By Ashley Bailey
, Monday, August 07, 2006 12:00 AM
Cleopatra is as famous for her love of emeralds as was Princess Di for her love of sapphires.
There’s just one little catch. Scholars now think a good many of the Egyptian queen’s emeralds might have been peridot.
Peridot, a soda-bottle-green olivine, was mined for millennia on the island of Zabargad, 35 miles off Egypt’s coast in the Red Sea. Supposedly, it was more beautiful than the emerald which Egypt also produced—so beautiful, in fact, it is widely believed to have been used as the second stone in the high priest’s breastplate for the second Temple of Jerusalem built in 515 BC
The Greeks and later the Romans continued to carry the torch for peridot. The Romans praised it as “evening emerald” because its green did not darken at night but remained bright under all lighting conditions.
Curiously for a gem with as long a history as peridot, its name is recent. For centuries, this gem was known as chrysolite from the Greek word for yellow stone. To avoid constant confusion with yellow topaz, the British adopted the name peridot in the 18th century.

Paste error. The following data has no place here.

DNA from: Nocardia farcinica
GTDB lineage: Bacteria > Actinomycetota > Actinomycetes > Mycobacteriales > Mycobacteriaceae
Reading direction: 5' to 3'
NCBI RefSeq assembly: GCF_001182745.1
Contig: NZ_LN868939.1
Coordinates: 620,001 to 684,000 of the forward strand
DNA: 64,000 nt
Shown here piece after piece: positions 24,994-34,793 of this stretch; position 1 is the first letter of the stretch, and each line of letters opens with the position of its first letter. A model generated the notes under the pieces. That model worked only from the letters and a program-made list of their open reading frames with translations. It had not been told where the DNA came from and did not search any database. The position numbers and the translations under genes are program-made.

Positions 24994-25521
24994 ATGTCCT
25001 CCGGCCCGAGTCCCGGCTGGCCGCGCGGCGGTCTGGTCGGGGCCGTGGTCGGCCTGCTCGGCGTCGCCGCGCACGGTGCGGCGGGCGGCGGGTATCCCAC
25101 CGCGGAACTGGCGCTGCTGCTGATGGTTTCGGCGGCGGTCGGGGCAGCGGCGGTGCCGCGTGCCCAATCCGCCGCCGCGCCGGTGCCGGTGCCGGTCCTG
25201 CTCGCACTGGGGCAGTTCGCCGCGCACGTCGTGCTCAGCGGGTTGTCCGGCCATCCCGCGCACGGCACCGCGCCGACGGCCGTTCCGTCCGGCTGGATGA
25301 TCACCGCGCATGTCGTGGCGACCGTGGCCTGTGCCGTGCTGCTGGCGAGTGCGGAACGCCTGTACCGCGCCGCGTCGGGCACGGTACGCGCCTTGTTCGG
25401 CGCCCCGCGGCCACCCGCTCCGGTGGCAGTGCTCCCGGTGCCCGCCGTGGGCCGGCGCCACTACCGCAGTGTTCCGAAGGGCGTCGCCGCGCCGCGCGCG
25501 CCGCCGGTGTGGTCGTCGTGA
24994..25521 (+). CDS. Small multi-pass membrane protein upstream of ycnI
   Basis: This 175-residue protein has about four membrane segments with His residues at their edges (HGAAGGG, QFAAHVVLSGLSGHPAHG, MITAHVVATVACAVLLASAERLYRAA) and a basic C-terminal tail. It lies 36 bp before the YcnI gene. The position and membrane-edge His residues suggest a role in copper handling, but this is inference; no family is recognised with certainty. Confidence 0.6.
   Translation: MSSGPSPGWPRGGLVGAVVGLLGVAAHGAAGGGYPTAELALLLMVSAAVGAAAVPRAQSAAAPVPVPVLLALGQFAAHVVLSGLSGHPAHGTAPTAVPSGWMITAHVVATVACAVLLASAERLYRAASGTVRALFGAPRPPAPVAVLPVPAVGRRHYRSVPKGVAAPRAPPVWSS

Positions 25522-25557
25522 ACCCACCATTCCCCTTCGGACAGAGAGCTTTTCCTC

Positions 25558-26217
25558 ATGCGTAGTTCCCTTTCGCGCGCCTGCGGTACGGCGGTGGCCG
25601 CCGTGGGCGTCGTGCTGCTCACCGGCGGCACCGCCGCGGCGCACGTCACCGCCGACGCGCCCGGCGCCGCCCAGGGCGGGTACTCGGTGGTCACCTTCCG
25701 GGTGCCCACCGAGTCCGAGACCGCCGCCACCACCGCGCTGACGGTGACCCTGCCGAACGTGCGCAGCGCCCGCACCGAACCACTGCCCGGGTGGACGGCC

Although Zabargad produced peridot well into the 20th century, Burma supplanted it as the main source until 1962, when a military junta closed off the country to the outside world. Between then and the late 1990s, the San Carlos Apache Reservation in Arizona was practically the sole supplier. Most recently, China and Pakistan have been contributing to the supply. Nevertheless, Arizona still remains the chief provider of this gem.
Peridot is the August birthstone and has a hardness of 6.5 on the Mohs scale. That should be a warning about everyday use, especially in rings, but it isn't—maybe because Arizona peridot is one of the most affordable of all traditional gems.
Arizona peridot tends to occur in smaller sizes, which makes it ideal for use in bracelets and necklaces—often with other gems to achieve a “rainbow” effect. In addition, peridot complements stones like aquamarine and amethyst when used in striking two-tone pastel combinations.
Peridot is one of the few gems that is not color-enhanced and for which there is no known synthetic version.
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